With a refined and specific touch, much less force is needed to produce significant tissue change.
Rolfing® Structural Integration was in its adolescence in the late 70s, when everyone was taking things to extremes. In those early days, Rolfers™ gained a reputation for delivering intense and often painful bodywork, and people sought that out because they wanted a cathartic, transformational experience. However, Ida Rolf herself was famous for her sensitive and effective work with babies and children.
In the decades since, Structural Integration has matured and mellowed, so that within the profession, finesse is generally valued over “intensity,” and profound transformation is possible without cathartic pain. (If you’ve been on this planet for a while though, you know from experience that profound change is not always comfortable!)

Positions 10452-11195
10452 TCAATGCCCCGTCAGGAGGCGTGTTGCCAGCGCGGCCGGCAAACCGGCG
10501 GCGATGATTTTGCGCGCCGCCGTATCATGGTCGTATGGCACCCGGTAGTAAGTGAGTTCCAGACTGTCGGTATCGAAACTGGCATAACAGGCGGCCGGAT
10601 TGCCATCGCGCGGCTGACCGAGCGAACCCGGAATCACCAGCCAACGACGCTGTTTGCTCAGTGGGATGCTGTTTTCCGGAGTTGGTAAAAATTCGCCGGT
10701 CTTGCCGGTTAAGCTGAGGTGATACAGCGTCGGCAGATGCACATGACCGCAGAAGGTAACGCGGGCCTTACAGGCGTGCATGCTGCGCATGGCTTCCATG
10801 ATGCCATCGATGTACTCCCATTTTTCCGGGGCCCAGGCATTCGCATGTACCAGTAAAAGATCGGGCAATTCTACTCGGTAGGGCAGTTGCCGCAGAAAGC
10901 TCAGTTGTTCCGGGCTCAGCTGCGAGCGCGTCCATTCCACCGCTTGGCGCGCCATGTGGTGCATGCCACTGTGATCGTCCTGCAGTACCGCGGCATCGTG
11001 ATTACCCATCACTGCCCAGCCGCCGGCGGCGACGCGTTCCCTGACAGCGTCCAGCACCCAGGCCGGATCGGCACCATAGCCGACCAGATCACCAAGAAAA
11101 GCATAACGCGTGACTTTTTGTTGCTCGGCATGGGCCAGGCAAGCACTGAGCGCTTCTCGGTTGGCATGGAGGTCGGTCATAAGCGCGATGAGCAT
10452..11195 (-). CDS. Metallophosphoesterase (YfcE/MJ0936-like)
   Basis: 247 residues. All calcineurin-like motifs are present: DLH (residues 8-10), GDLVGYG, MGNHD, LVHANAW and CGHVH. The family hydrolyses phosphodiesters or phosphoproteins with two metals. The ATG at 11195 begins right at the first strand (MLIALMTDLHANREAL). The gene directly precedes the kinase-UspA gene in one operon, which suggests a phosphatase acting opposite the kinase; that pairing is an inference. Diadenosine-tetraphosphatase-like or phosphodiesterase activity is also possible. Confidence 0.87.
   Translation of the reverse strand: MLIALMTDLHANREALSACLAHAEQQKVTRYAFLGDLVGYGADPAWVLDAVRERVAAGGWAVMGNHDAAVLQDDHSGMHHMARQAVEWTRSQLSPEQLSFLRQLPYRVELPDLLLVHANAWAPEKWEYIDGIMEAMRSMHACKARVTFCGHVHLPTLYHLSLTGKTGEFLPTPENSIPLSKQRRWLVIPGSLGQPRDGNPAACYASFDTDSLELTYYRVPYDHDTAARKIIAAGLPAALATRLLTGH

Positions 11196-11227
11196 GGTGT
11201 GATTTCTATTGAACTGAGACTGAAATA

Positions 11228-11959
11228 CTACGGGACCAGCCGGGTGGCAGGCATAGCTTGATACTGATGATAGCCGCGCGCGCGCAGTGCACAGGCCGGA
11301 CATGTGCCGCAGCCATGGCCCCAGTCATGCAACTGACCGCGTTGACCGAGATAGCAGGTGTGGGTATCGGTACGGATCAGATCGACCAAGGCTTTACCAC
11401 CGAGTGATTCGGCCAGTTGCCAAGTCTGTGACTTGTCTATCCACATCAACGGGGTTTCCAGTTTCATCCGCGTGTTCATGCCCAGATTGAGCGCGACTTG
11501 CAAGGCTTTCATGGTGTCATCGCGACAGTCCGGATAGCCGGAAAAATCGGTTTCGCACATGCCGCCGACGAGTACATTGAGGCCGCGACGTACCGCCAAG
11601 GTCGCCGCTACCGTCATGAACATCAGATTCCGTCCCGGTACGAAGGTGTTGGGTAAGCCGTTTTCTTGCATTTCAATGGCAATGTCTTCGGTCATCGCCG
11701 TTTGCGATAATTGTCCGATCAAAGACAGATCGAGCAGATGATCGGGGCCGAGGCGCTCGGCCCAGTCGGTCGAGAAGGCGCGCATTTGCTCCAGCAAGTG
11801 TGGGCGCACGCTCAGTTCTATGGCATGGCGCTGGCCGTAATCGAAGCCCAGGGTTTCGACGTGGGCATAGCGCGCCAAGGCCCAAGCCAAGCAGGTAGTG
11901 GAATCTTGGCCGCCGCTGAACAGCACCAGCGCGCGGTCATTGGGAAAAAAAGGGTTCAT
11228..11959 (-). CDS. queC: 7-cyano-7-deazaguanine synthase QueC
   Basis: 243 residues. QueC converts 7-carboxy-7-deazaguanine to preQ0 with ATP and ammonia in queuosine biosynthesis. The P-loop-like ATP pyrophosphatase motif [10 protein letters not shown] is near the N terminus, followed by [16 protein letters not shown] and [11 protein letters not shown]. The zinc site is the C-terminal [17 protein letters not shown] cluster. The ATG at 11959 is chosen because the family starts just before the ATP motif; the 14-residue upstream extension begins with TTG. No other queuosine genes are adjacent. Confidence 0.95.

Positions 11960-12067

Experienced and sensitive Structural Integrators are responsive to clients’ requests and can adjust pressure and technique accordingly. We are also constantly monitoring the body’s non-verbal responses. Tom Myers defines pain as “the body’s motor intent to withdraw,” and teaches his students to respect this.
In the KMI school, we are taught to work with the “first available layer of resistance.” This allows us to free restrictions without imposing additional pain, working gradually deeper when it is appropriate. “Powerful work” doesn’t have to be painful.
My additional training in nerve and artery mobilization makes it possible to do even more nuanced and comfortable work—very useful for people who are already in a lot of pain. This “nerve work” can actually be relaxing to the whole nervous system. People new to neurovascular mobilization are amazed at the “magical” results that can be achieved with such gentle work.